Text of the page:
Short blocking delay in Cortex-M0+

During startup, I need a short and not precise delay, before configuring clocks, timers and other peripherals (at startup the CPU runs with internal clock).

What do you suggest?

I think there's a simpler method than configuring a hardware timer.

I need to check the status of an input pin, *after* enabling internal pull-up. I'd like to introduce a short delay after enabling internal pull-up, otherwise there's a risk I will read a transient level (maybe 0 or 1).

Reply to
pozz
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First thing after main() starts, configure your pin and run a spin loop based delay, then read the pin. There's probably no need for a timer at that stage of start up.

void delay(void) { // Use volatile so the optimizer will not nullify this code volatile int i; for(i = 0; i < YOUR_DELAY; i++); }

JJS

Reply to
John Speth

Exactly! Short, reliable, and if you're going to do the startup in a single thread anyway, no harm done anywhere.

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Tim Wescott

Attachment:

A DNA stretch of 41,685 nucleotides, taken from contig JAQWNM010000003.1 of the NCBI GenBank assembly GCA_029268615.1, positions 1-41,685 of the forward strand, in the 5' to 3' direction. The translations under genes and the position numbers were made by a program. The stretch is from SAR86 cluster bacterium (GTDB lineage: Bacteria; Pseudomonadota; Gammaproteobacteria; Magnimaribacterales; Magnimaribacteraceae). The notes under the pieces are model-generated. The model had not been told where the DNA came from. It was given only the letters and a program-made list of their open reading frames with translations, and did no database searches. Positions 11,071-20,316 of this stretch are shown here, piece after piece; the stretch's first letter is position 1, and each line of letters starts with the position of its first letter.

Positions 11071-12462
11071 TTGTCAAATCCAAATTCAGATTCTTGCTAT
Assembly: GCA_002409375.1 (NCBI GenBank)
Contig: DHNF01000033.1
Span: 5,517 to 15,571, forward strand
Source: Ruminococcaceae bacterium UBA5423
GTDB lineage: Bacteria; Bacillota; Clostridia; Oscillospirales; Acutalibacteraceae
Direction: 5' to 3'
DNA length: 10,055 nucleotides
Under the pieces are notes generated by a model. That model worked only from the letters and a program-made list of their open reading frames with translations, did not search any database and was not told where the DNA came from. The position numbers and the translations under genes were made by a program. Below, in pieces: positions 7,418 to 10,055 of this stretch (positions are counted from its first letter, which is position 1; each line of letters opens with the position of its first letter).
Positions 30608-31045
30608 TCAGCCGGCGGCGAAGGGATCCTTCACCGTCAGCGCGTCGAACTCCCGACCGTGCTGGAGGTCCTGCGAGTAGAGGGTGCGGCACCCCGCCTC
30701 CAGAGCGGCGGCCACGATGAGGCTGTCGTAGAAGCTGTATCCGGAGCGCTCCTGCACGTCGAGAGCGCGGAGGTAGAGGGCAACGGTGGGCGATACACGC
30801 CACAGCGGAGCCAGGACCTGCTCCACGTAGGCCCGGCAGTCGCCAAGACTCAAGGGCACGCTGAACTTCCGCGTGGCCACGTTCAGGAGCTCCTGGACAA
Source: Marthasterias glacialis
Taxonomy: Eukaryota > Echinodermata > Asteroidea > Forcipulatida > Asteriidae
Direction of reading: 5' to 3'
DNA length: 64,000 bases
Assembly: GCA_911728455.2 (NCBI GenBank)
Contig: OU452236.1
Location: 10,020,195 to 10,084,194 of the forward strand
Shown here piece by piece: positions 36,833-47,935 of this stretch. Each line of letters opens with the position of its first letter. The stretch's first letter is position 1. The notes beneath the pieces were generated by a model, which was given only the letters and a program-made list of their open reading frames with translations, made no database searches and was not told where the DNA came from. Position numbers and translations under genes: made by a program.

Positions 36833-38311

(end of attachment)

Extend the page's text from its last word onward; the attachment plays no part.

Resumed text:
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Reply to
Tim Wescott

"Short" can mean lots of different things to different people.

*Must* the delay expire before these configurations are *begun*? I.e., can you factor the time required to perform these configuration actions INTO the delay -- esp given that you don't care about its precision (presumably, the delay is expressed as "at least X" and not "at least X but not exceeding Y" or "exactly X".

I like to have timing services running just after I know I have a working stack. So, I'd simply use those services.

In your case, just spin in a loop immediately prior to reading the pin. The problem with spin loops is knowing how long each iteration of the loop WILL take to execute in light of hardware changes (XTAL freq, introduction of cache, etc.), software evolution (i.e., lifting that code section and reusing it in another design -- or, elsewhere in the same design), etc. So, you want to #define the constants governing the loop iteration in terms of actual hardware characteristics (XTAL_FREQ, CLOCK_MULTIPLIER, CYCLES_PER_ITERATION, DESIRED_DELAY, etc.) to document the desired goal *and* its derivation in a manner that makes it less dependant on the particulars of the design.